— Audre Lorde writer and activist 1934 - 1992
„He is the One who stands above us and also above our highest and deepest feelings, strivings, intuitions, above the products, even the most sublime, of the human spirit.“
— Karl Barth Swiss Protestant theologian 1886 - 1968
Context: He is the One who stands above us and also above our highest and deepest feelings, strivings, intuitions, above the products, even the most sublime, of the human spirit. God in the highest means first of all … He who is in no way established in us, in no way corresponds to a human disposition and possibility, but who is in every sense established simply in Himself and is real in that way; and who is manifest and made manifest to us men, not because of our seeking and finding, feeling and thinking, but again and again, only through Himself. It is this God in the highest who has turned as such to man, given Himself to man, made Himself knowable to him … God in the highest, in the sense of the Christian Confession, means He who from on high has condescended to us, has come to us, has become ours.<!-- p. 37 This is paraphrased in "Karl Barth's Conception of God" (1952) http://mlk-kpp01.stanford.edu/primarydocuments/Vol2/520102BarthsConceptionOfGod.pdf by Martin Luther King, Jr.: God is the one who stands above our highest and deepest feelings, strivings and intuitions.
„The mention of Greece fills the mind with the most exalted sentiments and arouses in our bosoms the best feelings of which our nature is capable.“
— James Monroe American politician, 5th President of the United States (in office from 1817 to 1825) 1758 - 1831
Message to Congress (December 1822)
„The truly beautiful, the great and sublime, when it overpowers us with astonishment and admiration, still does not surprise us as a thing foreign, never heard of, never seen; but, on the other hand, our own inmost nature in such moments becomes clear to us, our deepest remembrances are awakened, our dearest feelings made alive.“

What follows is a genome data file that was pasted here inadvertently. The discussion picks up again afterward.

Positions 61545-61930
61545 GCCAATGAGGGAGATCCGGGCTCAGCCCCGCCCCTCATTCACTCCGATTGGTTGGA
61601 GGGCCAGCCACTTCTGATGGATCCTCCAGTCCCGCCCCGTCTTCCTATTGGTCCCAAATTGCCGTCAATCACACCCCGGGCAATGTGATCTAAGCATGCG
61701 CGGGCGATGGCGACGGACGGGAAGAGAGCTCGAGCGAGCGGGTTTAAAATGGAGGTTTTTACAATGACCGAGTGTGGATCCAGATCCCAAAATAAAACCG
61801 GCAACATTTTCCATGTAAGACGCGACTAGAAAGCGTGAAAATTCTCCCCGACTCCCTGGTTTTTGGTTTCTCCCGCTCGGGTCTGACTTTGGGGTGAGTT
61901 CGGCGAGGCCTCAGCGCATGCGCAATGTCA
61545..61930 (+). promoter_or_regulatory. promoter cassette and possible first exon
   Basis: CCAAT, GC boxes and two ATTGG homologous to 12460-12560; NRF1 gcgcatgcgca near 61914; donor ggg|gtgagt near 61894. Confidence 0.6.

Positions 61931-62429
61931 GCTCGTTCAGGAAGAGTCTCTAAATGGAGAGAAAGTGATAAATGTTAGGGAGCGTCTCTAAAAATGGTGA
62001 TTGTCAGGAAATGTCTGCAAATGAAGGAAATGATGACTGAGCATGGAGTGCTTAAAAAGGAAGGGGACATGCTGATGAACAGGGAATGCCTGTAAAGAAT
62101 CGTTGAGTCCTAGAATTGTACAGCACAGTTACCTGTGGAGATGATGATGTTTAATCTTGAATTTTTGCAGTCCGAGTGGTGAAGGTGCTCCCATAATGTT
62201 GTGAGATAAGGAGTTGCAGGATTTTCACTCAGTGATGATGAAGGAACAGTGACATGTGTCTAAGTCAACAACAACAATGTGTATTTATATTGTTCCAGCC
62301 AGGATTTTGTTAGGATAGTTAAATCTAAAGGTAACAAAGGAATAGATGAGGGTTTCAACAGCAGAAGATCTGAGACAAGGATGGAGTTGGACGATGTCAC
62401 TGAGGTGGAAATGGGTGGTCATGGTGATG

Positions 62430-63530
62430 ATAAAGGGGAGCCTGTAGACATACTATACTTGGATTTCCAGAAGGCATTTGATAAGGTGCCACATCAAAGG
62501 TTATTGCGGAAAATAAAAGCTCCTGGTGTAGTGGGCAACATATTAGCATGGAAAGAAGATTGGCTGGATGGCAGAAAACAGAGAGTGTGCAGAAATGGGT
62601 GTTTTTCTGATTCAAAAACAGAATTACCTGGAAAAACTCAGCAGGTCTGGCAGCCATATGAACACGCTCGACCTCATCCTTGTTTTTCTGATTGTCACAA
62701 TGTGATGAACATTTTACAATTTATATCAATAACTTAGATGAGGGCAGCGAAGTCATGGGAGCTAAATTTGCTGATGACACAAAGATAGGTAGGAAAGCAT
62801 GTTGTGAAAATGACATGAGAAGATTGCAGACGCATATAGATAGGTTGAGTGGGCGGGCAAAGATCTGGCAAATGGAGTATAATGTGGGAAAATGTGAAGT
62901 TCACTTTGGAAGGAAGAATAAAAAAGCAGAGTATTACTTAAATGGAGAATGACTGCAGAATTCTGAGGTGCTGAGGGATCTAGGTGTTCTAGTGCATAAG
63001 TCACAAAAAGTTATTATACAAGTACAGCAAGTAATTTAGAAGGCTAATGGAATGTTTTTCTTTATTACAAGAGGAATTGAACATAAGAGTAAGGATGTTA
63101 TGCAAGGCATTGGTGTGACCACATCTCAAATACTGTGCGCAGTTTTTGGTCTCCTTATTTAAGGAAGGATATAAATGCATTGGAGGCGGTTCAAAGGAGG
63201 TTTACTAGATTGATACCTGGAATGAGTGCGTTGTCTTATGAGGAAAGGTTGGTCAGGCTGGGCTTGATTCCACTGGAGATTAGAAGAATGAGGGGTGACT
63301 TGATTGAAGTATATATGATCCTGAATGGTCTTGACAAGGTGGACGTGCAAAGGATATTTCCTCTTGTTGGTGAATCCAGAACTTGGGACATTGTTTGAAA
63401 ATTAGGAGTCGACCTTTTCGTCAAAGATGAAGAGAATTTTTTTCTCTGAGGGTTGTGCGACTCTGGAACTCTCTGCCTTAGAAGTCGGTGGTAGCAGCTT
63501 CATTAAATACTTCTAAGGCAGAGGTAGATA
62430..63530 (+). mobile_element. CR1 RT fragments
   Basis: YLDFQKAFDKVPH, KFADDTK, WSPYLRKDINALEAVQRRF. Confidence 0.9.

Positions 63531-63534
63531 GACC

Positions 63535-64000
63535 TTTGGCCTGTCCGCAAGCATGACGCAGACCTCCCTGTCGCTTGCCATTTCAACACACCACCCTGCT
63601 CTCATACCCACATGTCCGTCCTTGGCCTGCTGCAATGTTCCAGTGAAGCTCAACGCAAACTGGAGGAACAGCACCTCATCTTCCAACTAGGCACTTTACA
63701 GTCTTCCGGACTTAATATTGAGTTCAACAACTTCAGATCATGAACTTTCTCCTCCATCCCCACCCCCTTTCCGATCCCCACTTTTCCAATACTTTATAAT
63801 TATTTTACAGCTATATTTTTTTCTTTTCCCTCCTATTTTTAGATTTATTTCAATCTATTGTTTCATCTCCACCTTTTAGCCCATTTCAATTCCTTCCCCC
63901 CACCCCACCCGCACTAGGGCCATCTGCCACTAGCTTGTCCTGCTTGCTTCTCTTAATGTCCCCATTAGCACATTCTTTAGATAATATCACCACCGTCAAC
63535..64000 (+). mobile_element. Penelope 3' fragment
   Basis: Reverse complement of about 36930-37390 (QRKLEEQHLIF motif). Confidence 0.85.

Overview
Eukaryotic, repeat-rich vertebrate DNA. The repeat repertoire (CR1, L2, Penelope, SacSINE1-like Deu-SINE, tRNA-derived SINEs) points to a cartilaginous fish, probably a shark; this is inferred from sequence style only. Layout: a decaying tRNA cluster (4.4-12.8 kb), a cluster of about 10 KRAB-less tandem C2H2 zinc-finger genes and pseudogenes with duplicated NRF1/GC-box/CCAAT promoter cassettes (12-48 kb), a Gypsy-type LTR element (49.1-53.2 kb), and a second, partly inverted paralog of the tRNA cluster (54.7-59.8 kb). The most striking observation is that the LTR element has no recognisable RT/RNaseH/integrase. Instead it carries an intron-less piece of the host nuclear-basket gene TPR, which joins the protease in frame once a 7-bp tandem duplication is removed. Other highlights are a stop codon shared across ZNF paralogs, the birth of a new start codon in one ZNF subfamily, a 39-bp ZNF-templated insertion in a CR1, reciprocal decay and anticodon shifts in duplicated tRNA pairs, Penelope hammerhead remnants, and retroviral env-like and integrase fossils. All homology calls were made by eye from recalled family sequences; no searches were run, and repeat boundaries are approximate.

— Ludwig Tieck German poet, translator, editor, novelist, and critic 1773 - 1853
"Der Pokal", from Phantasus (1812-16) http://ftp.gwdg.de/pub/misc/gutenberg-de/1996/gutenb/tieck/pokal/pokal2.htm;translation from Thomas Carlyle German Romance: Specimens of its Chief Authors, (London: Tait, 1827), vol. 2, p. 163.
„Rather than protecting music as a sublimely meaningless activity that has managed to escape social signification, I insist on treating it as a medium that participates in social formation by influencing the ways we perceive our feelings, our bodies, our desires, our very subjectivities - even if it does so surreptitiously, without most of us knowning how. It is too important a cultural force to be shrouded by mystified notions of Romantic transcendence.“
— Susan McClary American musicologist 1946
"Constructions of Subjectivity in Schubert's Music", Queering the Pitch: The New Gay and Lesbian Musicology (1994),
„Most truth's are so naked that people feel sorry for them and cover them up, at least a little bit.“
— Edward R. Murrow Television journalist 1908 - 1965
— Stephen R. Covey, The 7 Habits of Highly Effective People: Powerful Lessons in Personal Change
„“Government affairs are a bit beyond our experience,” said Jean.
“Nonsense. You’ll feel right at home. What is government but theft by consent? You’ll be moving in a society of kindred spirits.”“
— Scott Lynch American writer 1978
Chapter 2 “The Business” section 2 (p. 105)
— Stephen Colbert American political satirist, writer, comedian, television host, and actor 1964
Context: I have tender feelings for Nixon, because everybody has warm feelings about their childhood. Actually, I didn't like the Watergate trials 'cause they interrupted The Munsters... Nixon was the last liberal president. He supported women's rights, the environment, ending the draft, youth involvement, and now he's the boogeyman? Kerry couldn't even run on that today. Rolling Stone interview http://www.rollingstone.com/movies/news/americas-anchors-20061116?page=3 (31 October 2006)
— Pierre Corneille French tragedian 1606 - 1684
Cornélie, act V, scene ii.